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    Use go, go binaries are portable and can be statically linked. There are nice libraries (and a package manager) for sockets, mailers etc.
     
  4. elvis

    elvis Old school old fool

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    Most folks in that world are dumping wx for Qt.

    Python, and PyQT or PySide in particular are my votes. Caveat emptor: my entire industry defaults to those two tools across all OSes, so I have strong reinforcement bias about them.
     
    Last edited: Nov 13, 2017
  5. GumbyNoTalent

    GumbyNoTalent Member

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  6. OP
    OP
    blankpaper

    blankpaper Member

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    Very appreciative you 3 have posted, thanks.

    Forgot to say, my software has no GUI, maybe run as a service.

    Had a quick look at Go, looks good, but will need to read more. Am happy to pay a license if it's modest and allows me to freely distribute the software; it'll be worth the learning experience.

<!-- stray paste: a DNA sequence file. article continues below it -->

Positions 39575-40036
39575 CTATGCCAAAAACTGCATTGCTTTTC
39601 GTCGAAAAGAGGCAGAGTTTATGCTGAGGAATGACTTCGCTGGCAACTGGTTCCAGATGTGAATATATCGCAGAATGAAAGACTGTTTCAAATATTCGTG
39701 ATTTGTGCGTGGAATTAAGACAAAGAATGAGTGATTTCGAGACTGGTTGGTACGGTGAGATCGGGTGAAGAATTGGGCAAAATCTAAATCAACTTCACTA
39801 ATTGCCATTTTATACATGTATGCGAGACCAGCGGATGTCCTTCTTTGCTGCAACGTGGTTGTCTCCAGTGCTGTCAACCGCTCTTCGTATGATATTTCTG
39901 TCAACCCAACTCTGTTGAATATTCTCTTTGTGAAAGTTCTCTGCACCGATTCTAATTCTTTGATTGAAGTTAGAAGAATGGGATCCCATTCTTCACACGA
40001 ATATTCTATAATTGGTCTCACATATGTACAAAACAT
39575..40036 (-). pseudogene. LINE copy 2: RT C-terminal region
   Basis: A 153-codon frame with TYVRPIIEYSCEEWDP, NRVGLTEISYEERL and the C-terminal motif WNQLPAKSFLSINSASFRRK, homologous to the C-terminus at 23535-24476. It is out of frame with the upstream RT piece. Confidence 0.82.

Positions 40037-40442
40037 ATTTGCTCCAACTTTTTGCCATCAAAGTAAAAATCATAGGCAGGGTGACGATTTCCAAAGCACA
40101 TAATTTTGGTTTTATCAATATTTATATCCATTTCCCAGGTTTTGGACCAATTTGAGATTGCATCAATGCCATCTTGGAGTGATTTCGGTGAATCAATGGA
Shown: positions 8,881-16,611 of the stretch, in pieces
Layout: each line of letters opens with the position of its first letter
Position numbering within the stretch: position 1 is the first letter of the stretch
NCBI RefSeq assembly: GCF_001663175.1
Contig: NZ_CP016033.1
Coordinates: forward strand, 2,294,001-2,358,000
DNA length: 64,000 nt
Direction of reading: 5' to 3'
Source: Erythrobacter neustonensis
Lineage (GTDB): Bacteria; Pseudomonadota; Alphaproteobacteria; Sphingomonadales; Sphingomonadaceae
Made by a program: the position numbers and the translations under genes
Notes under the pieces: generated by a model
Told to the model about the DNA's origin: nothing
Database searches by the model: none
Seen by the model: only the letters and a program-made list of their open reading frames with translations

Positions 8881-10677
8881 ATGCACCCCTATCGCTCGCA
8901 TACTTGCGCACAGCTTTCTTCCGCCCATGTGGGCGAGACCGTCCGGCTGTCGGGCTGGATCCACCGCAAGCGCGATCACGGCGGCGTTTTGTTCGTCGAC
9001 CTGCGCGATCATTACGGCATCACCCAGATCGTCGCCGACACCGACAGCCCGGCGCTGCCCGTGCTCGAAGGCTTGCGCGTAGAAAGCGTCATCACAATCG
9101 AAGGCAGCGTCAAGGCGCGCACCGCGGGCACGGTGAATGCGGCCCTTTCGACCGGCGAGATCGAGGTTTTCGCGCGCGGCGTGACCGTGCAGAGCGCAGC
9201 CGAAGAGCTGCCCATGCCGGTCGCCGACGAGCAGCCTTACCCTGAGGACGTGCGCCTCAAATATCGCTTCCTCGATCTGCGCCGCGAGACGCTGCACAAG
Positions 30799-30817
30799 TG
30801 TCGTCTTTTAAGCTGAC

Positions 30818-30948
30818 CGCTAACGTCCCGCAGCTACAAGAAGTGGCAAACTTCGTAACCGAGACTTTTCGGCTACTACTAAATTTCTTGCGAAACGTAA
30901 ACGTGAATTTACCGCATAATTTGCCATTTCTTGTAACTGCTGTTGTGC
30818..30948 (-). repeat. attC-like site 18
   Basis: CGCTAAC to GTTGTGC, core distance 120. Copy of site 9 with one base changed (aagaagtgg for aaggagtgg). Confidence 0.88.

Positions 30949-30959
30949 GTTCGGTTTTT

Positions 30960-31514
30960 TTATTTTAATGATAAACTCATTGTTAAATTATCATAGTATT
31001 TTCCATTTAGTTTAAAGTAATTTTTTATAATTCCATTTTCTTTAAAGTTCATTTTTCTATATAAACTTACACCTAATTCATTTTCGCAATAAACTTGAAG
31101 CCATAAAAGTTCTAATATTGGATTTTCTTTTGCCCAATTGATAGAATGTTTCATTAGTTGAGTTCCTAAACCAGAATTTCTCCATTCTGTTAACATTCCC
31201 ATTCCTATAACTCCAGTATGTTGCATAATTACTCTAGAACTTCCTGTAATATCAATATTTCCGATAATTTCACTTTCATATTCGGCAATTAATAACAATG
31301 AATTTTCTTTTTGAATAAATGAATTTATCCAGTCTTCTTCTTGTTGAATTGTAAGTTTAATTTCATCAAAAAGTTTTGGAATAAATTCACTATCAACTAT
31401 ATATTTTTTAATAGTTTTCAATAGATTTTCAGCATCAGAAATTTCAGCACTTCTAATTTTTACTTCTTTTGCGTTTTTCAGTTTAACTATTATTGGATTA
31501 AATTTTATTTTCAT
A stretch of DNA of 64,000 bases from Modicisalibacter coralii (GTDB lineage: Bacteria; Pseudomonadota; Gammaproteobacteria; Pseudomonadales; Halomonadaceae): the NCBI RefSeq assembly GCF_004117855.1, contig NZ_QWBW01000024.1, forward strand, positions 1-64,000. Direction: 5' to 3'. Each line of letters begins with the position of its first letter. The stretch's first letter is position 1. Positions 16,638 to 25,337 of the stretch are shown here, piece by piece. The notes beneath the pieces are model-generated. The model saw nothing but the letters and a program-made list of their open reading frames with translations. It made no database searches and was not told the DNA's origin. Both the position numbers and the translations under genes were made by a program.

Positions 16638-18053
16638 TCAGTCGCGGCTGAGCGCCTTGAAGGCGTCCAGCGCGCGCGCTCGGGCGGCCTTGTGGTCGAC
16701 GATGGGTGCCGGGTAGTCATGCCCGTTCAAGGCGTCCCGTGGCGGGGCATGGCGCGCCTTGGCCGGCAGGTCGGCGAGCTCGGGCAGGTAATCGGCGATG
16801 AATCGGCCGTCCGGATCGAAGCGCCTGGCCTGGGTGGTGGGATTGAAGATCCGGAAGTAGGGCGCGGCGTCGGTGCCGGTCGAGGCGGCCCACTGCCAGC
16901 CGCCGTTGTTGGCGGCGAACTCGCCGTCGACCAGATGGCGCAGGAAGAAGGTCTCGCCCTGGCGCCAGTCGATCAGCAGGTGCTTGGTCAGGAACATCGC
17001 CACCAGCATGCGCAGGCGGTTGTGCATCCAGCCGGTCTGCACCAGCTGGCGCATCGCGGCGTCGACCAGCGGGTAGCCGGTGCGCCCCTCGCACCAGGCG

7. Wolfje

    Wolfje Member

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    First of all, there is _no such thing as a cheat_ when it comes to tooling, hammer for nails mate, you use what works :thumbup:

    Cross-platform native tools come in a few flavours:
    • MSVC - Microsoft's native C++ compiler for Visual Studio, the de facto Windows compiler
    • MinGW - Minimalist GNU for Windows - a port of g++ which is capable of generating native windows binaries without any emulation. Not a POSIX emulation layer, cannot be used to compile Linux-specific code on Windows. Good if you like the GNU toolchain but want to generate native win32 binaries with Windows-specific headers